Shashamane

5 08 2010
Atmosphere: 3/5   ♦   Service: 3/5   ♦   Food Quality: 3/5   ♦   Value: 3/5
Times Visited:  One   ♦   Will I Return?:  Happily
___________

Named after a town in Ethiopia, this Oakland restaurant at Broadway and 25th is one of the nicer Ethiopian venues I’ve been to. Shashamane is easy to miss from the front but has a clean, nice interior with hundreds of flags from around the world circling the rim of the large, open dining room and connected bar. I have to admit, these flags provide a lot of entertainment and trivia; I can identify far fewer world flags than I would have imagined.

shashamane restaurant

Bar area with world flags at Shashamane in Oakland.

tables

Seating area at Shashamane in Oakland.

Their menu seemed typical to me, though I really don’t know what most of the dishes are from place to place. And it doesn’t matter, all you need is the Combo (the Beatles were wrong, incidentally, about the Love thing). The Veggie Combo for me, or the Meat Combo if you’re the carnivorous type.

sambusas

Veggie sambusas from Shashamane in Oakland.

Friend #1 ordered some veggie sambusas to start and we shared a veggie combo for our main meal. Sambusas are like samosas at an Indian restaurant—miscellaneous spiced mush inside a crunchy, deep fried, flaky dough shell. You really can’t go wrong. I thought these were ok; for some reason I didn’t love the mix of lentils and spices inside, but they were still pretty good. My friend loved them.

ethiopian food

Veggie Combo at Shashamane in Oakland.

The combo was pretty standard and included all colors of mush, as expected. Nothing was terribly spicy on our plate, and the salad was good. The quantity was also good; we were nice and full at the end.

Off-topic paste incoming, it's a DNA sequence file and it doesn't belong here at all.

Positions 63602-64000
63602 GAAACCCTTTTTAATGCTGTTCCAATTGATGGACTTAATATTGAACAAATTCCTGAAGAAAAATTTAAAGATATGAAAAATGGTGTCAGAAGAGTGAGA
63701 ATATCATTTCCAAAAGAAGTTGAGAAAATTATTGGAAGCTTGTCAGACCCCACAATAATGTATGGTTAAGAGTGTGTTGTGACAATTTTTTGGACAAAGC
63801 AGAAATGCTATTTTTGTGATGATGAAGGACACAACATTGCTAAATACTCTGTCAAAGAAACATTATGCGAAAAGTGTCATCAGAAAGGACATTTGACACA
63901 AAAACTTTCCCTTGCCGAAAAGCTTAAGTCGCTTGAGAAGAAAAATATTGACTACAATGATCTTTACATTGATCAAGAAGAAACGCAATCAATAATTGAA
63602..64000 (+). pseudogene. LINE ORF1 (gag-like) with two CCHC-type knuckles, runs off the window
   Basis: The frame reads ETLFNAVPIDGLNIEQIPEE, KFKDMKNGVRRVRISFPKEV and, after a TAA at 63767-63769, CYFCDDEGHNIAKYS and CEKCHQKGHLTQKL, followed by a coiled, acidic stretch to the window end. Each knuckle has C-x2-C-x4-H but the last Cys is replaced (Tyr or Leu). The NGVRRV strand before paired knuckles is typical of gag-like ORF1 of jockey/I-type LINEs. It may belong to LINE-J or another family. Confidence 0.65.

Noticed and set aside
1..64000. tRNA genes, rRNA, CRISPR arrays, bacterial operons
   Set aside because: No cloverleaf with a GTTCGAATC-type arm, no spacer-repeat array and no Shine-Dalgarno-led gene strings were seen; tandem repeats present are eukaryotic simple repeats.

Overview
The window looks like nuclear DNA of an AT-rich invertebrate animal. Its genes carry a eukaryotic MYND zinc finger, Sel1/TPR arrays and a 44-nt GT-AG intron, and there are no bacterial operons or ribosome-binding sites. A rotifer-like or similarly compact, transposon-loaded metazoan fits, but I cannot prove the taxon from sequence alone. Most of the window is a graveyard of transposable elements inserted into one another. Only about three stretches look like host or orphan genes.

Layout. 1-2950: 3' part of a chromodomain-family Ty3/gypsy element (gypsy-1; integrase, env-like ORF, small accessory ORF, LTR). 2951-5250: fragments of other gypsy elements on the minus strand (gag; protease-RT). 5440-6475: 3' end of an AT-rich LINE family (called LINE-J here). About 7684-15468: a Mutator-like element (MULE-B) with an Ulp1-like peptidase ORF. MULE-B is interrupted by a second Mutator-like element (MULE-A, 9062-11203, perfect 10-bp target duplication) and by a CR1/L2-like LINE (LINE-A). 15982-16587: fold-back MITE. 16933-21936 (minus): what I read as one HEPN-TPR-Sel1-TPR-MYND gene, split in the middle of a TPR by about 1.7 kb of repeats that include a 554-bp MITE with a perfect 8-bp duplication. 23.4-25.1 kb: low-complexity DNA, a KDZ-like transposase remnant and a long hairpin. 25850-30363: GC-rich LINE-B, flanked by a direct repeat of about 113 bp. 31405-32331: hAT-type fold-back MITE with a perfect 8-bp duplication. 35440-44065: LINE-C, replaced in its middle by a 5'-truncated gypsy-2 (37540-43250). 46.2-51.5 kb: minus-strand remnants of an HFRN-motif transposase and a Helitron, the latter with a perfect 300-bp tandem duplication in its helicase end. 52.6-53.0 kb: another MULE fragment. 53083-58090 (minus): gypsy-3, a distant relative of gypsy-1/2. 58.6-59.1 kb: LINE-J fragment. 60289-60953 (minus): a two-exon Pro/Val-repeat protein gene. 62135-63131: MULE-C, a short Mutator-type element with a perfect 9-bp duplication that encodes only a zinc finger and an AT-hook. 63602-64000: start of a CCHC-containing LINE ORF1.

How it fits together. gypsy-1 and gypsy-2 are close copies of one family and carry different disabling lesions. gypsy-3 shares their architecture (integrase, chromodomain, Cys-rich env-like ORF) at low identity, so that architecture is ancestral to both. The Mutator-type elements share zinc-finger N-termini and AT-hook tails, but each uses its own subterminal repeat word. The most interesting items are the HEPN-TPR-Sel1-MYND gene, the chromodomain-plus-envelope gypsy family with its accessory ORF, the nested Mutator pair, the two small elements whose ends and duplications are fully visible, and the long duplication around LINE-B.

tibs

Tibs at Shashamane in Oakland.

Friend #2 ordered a tibs dish; spiced meat with some veggies. It’s a bit like Ethiopian stir fry but heavy on the meat. He wanted it extra spicy and was apparently satisfied with the side of flaming hot sauce provided. Despite his initial hesitation at Ethiopian cuisine (this was his first try), he appeared satisfied.

This place isn’t quite as cheap as some other Ethiopian places, but that’s probably because it’s a bit nicer. All the pages were present in my menu, for example, and there’s a price to pay for that. Still, it was priced well for the quantity of food we received and for how impossible it would be for me to make this at home (I find that to be a factor—Ex: when I pay $6 for a grilled cheese I don’t find it to be as great of value as when I pay $6 for Indian food).

I hope to see you again, Shashamane, though I hope no one ever asks me to pronounce your name out loud.

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